"Non-synchronized access" (i.e. database corruption) is prevented by ensuring that the remote node is down before reassigning its locks. The voting disk, network, and the control file are used to determine when a remote node is down, in different, parallel, independent ways that allow each to provide additional protection compared to the other. The algorithms used for each of these three things are quite different.

As far as voting disks are concerned, a node must be able to access strictly more than half of the voting disks at any time. So if you want to be able to tolerate a failure of n voting disks, you must have at least 2n+1 configured. (n=1 means 3 voting disks). You can configure up to 32 voting disks, providing protection against 15 simultaneous disk failures, however it's unlikely that any customer would have enough disk systems with statistically independent failure characteristics that such a configuration is meaningful. At any rate, configuring multiple voting disks increases the system's tolerance of disk failures (i.e. increases reliability).

Configuring a smaller number of voting disks on some kind of RAID system can allow a customer to use some other means of reliability than the CSS's multiple voting disk mechanisms. However there seem to be quite a few RAID systems that decide that 30-60 second (or 45 minutes in the case of veritas) IO latencies are acceptable. However we have to wait for at least the longest IO latency before we can declare a node dead and allow the database to reassign database blocks. So while using an independent RAID system for the voting disk may appear appealing, sometimes there are failover latency consequences.

When ct run the command 'onsctl start' receives the message "Unable to open libhasgen10.so". Any idea why the message "unable to open libhasgen10.so" ?

Most likely you are trying to start ONS from ORACLE_HOME instead of Oracle Clusterware (or Grid Infrastructure in 11.2) home. Please try to start it from the Oracle Clusterware home.

I made a mistake when I created the VIP during the install of Oracle Clusterware, can I change the VIP?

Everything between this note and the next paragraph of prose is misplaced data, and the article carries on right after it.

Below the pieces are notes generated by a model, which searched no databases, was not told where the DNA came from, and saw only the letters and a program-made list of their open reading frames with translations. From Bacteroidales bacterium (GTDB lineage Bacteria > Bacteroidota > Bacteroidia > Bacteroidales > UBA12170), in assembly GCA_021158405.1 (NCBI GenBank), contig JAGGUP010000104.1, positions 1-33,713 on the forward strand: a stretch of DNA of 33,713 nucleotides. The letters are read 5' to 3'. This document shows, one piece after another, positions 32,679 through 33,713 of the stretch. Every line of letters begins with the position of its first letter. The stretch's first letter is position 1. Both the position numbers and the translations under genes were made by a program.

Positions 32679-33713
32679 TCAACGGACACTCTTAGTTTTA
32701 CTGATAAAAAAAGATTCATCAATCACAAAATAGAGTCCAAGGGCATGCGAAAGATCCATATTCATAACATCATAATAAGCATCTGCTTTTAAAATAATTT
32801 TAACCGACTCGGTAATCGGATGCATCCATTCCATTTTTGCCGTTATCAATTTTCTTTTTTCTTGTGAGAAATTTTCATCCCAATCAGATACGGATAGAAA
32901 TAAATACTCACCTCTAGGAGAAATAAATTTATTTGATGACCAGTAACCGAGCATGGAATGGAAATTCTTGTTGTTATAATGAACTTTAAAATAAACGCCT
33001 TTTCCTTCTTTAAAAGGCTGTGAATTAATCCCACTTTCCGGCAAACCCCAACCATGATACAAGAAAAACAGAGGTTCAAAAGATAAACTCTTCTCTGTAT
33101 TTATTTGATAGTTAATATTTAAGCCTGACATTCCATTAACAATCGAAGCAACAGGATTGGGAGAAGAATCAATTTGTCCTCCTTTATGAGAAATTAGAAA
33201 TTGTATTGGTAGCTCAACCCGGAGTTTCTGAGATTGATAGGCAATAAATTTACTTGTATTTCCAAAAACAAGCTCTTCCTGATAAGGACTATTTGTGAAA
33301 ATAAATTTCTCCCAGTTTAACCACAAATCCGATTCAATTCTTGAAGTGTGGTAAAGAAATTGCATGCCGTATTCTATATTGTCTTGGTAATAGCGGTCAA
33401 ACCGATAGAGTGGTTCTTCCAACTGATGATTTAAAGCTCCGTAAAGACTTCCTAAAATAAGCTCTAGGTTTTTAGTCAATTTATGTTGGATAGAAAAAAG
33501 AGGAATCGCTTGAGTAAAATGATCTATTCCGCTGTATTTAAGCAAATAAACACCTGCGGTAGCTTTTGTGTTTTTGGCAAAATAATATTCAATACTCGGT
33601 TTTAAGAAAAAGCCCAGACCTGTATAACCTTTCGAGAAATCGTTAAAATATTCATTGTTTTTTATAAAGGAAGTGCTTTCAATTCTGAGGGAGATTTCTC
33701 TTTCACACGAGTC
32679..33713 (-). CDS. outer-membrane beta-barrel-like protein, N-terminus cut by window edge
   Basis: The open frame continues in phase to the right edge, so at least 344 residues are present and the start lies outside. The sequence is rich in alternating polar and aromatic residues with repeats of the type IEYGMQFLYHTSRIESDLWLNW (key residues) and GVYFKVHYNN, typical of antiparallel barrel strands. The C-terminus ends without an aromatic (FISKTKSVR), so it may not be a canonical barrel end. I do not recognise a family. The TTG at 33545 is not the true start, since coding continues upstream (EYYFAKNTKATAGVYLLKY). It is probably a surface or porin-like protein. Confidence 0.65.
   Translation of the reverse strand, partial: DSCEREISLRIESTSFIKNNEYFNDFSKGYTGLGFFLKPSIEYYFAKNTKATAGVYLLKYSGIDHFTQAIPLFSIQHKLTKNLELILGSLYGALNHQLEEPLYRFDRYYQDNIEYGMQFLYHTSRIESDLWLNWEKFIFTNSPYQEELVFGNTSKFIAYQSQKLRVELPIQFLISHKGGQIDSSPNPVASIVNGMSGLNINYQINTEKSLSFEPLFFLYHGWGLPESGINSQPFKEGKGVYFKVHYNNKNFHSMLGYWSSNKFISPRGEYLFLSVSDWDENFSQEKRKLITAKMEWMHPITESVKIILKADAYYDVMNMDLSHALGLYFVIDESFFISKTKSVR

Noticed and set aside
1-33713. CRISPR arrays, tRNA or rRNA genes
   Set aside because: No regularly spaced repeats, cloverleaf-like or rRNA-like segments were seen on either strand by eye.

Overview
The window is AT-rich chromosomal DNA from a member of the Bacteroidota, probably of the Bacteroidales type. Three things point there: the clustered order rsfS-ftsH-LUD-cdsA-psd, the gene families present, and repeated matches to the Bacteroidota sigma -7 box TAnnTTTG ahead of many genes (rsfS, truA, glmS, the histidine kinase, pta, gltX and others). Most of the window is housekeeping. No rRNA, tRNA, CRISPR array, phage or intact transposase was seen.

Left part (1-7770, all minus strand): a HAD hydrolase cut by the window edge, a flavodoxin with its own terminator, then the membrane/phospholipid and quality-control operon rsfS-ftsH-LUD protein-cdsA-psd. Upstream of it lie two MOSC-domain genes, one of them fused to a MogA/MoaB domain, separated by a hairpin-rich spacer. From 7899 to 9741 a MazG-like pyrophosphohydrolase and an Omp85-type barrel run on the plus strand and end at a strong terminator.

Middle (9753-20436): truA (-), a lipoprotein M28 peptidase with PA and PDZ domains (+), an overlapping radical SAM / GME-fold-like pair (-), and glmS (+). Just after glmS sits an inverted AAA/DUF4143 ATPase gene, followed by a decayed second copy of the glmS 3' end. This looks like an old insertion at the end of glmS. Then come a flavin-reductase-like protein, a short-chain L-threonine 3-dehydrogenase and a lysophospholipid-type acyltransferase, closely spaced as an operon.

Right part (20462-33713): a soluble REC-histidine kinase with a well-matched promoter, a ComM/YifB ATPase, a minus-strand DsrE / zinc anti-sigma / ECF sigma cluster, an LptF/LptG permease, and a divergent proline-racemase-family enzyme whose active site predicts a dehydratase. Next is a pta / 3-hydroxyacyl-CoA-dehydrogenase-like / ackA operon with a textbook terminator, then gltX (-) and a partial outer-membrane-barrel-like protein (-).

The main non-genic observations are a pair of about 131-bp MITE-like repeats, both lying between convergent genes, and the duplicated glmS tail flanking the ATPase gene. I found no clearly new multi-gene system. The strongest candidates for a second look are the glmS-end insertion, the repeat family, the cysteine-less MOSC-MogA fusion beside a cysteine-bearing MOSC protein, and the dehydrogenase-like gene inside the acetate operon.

Yes The details of how to do this are described in My Oracle Support Document 276434.1

Does the hostname have to match the public name or can it be anything else?

When there is no vendor clusterware, only Oracle Clusterware, then the public node name must match the host name. When vendor clusterware is present, it determines the public node names, and the installer doesn't present an opportunity to change them. So, when you have a choice, always choose the hostname.

Which processes access the OCR ?

Oracle Cluster Registry (OCR) is used to store the cluster configuration information among other things. OCR needs to be accessible from all nodes in the cluster. If OCR became inaccessible the CSS daemon would soon fail, and take down the node. PMON never needs to write to OCR. To confirm if OCR is accessible, try ocrcheck from your ORACLE_HOME and Oracle Clusterware / GRID_HOME.

When does the Oracle node VIP fail over to another node and subsequently return to its home node?

The handling of the VIP with respect to a failover to another node and subsequent return to its home node is handled differently depending on the Oracle Clusterware version. In general, one can distinguish between Oracle Clusterware 10g & 11g Release 1 and Oracle Clusterware 11g Release 2 behavior.